Investor, throw that Zoloft crutch away! Embrace the healing power of the Couch Potato.

When it comes to investment worries, the Couch Potato Portfolio may be a better treatment than Zoloft, Paxil, or Prozac, the three top selling anti-depression drugs. That conclusion comes from examining the trailing returns for the original Couch Potato Portfolio from 1999 to the present.

If you were a traditional Couch Potato investor--- which means you put your money in the original Vanguard 500 Index fund and Vanguard Total Bond Market Index fund--- your return for 2003 was 16.24 percent for the 50/50 portfolio or 22.38 percent for the more aggressive 75/25 portfolio.

Either way, 2003 was a big relief. Returns for the updated Couch Potato portfolio, which substitutes the Vanguard Total Market Index fund for the original Vanguard 500 Index fund, were even better. (See tables 1 and 2 for complete returns data.)

What really got my attention, however, was the power of simple diversification. If you could fog a mirror and divide with the aid of an electronic calculator--- the exalted requirements for Couch Potato investing--- a single year of recovery did a world of good. For the 50/50 investor looking back, the negative years simply disappeared. Look back three years--- including the abyss of 2002--- and your trailing 3-year return was 2.04 percent or 3.82 percent.

That's not much to get excited about. But it's way better than losing real money.

Extend your view to 10 years and the Great Bubble Burst of 2000-2002 disappears, replaced by annualized returns near 10 percent.  

Table 1: The Traditional Couch Potato Portfolio
Traditional Couch Potato. A mixture of Vanguard 500 Index and Vanguard Total Bond Market Index
Time Period 50/50 Portfolio 75/25 Portfolio
1 year 16.24% 22.38%
3 years    2.04 - 0.89
5 years    3.58    1.64
10 years    9.44 10.35
15 years 10.51 11.40
Source: , 12/31/03 data
Table 2: The Complete Couch Potato Portfolio
Total Market Couch Potato. A mixture of Vanguard Total Stock Market Index and Vanguard Total Bond Market Index.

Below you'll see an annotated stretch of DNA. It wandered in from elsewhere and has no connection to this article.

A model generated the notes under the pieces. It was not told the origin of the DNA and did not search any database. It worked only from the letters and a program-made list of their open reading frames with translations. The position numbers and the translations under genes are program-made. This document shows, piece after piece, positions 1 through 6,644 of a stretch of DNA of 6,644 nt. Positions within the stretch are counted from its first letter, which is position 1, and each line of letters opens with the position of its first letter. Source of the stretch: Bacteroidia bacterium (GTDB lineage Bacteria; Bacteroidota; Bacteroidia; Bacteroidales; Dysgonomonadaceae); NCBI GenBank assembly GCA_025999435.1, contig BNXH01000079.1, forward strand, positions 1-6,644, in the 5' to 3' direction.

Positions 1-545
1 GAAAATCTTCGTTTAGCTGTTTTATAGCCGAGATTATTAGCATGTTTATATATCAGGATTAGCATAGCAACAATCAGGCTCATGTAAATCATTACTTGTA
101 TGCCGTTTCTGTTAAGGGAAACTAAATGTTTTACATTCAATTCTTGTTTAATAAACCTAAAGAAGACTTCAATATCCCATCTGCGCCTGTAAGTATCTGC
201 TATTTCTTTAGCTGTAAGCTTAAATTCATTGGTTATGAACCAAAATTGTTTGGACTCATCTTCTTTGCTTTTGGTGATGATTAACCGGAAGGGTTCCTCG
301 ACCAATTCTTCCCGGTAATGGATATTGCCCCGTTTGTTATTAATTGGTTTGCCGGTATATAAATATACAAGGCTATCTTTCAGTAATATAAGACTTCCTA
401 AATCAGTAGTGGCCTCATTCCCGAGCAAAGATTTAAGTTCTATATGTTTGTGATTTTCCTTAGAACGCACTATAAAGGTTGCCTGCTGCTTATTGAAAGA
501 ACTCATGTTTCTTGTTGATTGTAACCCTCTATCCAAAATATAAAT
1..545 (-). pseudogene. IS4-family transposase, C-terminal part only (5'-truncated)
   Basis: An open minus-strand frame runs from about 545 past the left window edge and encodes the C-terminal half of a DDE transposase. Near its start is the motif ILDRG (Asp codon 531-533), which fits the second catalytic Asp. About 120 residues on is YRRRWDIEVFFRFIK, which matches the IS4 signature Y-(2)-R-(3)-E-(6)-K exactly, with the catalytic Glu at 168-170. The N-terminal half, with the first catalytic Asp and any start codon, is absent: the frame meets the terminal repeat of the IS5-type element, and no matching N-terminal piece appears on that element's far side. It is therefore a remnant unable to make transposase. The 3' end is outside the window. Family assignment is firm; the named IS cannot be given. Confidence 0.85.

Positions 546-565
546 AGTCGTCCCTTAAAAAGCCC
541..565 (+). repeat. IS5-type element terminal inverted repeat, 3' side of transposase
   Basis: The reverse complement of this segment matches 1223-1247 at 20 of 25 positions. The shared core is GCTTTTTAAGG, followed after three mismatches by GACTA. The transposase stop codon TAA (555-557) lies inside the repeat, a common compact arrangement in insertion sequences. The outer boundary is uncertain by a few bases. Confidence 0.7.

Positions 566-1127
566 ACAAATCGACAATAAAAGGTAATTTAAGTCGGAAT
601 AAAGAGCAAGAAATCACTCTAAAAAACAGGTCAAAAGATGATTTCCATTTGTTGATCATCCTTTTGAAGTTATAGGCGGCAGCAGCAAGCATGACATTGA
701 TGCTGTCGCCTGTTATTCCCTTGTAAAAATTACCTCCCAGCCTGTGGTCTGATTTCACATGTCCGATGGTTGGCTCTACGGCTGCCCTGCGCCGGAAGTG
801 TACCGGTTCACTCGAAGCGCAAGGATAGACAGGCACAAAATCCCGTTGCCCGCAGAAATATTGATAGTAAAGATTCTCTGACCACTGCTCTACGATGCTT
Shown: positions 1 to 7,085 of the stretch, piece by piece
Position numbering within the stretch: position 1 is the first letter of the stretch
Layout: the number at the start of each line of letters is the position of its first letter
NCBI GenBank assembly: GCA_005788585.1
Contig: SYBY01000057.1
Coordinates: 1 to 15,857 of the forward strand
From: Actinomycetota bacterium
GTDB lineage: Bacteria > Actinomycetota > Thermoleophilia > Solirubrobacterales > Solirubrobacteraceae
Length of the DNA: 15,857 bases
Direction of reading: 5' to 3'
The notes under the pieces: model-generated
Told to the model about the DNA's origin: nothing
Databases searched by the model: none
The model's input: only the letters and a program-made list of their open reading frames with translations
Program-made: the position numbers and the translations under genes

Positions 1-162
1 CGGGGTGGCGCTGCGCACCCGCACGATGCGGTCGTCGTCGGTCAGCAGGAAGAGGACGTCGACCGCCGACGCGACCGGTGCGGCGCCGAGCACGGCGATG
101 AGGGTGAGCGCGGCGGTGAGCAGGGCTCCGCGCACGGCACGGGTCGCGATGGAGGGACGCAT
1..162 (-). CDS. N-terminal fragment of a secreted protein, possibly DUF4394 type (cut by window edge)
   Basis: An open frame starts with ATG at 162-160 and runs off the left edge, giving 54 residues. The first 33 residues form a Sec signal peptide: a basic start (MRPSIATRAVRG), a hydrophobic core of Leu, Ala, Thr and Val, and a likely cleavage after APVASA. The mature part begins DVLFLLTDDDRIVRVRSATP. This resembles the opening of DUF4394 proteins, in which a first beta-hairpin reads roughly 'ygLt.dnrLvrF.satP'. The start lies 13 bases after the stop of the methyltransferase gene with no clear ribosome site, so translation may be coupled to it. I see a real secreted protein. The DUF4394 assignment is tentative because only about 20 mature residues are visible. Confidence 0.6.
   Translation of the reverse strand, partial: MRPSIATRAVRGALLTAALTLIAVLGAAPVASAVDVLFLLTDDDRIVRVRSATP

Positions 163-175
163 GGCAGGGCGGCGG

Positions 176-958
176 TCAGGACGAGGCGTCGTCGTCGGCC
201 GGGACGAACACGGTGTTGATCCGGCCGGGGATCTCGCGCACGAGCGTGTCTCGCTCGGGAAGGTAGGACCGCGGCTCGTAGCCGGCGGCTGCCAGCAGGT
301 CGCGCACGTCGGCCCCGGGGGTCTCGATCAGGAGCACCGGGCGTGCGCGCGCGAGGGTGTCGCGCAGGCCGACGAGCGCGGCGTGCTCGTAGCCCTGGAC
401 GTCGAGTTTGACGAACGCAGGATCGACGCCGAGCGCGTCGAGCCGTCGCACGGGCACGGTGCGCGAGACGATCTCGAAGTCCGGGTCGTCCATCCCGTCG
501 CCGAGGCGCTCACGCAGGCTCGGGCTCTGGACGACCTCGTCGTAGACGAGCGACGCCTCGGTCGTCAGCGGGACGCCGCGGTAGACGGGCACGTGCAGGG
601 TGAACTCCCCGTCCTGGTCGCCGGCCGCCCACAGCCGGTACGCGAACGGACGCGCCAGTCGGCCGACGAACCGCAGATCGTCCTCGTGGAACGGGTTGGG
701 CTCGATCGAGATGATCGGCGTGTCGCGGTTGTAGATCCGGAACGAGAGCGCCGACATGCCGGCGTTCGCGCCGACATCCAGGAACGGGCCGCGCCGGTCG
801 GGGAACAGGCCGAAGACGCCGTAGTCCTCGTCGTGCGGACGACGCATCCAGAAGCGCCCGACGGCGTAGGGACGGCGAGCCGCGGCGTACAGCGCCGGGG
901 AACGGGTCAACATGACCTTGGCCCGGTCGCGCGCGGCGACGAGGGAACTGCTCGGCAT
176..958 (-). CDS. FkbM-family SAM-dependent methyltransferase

Time Period 50/50 75/25
1 year 17.70 24.55
3 years    3.82    1.83
5 years    4.76    3.42
10 years    9.47 10.45
Source: , 12/31/03 data

Why is that 10 percent return important?

Simple. While many investors thought any return below 20 percent was pathetic during the bubble, today's investors are dis-believers in the other direction. They can't believe that you can get a 10 percent return anywhere for any period of time.

In fact, 10 percent is what the Ibbotson Associates figures show. Invest in large-capitalization common stocks for the long term and your annual return will be a bit over 10 percent. Invest in small-capitalization stocks for the long term and your annual return will be a bit over 12 percent. The hard part is that it's a bumpy ride.

Enter simple diversification.

Gains in bonds work to offset some of the losses in stocks. They smooth your investment ride better than your dad's Oldsmobile. At the close of 1999 the trailing returns for the 50/50 Couch Potato ranged from 10.16 percent (for 1999) to a high of 18.06 percent (for the trailing 5 years). While the one-year figure was normal, the 5-year figure was extraordinary.


The extraordinary return wasn't sustained. The trailing 5-year return on the Couch Potato sank to only 3.58 percent by the end of 2003. In shorter periods it was even possible to have a loss. At the end of 2002, the Couch Potato Portfolio had lost money at an annual rate of 2.58 percent for three years. That's disappointing and painful---but lots better than losing 90 percent of your money in telecom stocks.

Take a longer perspective and things improve dramatically. At its very worst   (2002) the 50/50 Couch Potato portfolio's trailing 10-year return was "only" 8.81 percent. By the end of last year it was 9.44 percent. (You can see the figures for the full period in table 3.)

Table 3: The Longer Your Perspective, The Smaller the Pain
These figures show the annualized compound rate of return for the traditional 50/50 Couch Potato portfolio, an equal mixture of Vanguard 500 Index fund and Vanguard Total Bond Market Index fund, over different time periods.
Time Period Ending December 31 2003 2002 2001 2000 1999
1 year 16.24 -6.95 -1.80    1.17 10.16
3 years    2.04 -2.58    2.89    9.99 16.60
5 years    3.58   3.99    9.66 15.36 18.06
10 years    9.44   8.81 10.37 14.14 12.94
Source: Morningstar Mutual Fund database, author index

Let me put some historical perspective on that. When Roger Ibbotson and Rex Sinquefield started to publish their long-term investment returns research more than 40 years ago, the data showed that large common stock returns averaged around 9 percent, a figure that was much publicized by Merrill Lynch. From 1926 through 1967 the annualized return on large stocks was 8.8 percent.   The return rose to 8.9 percent in 1968 as the New York Times declared we had entered an era of "People's Capitalism.

Couch Potato investors have been getting equity-level returns with a smoother ride and less risk. Not bad for people who sleep a lot.

On the Web:

Read the Couch Potato History

Read about Couch Potato Investing

Read the Couch Potato Report Archive

The 2002 Couch Potato Portfolio Report

The 2001 Couch Potato Portfolio Report

The 2000 Couch Potato Portfolio Report

The 1999 Couch Potato Portfolio Report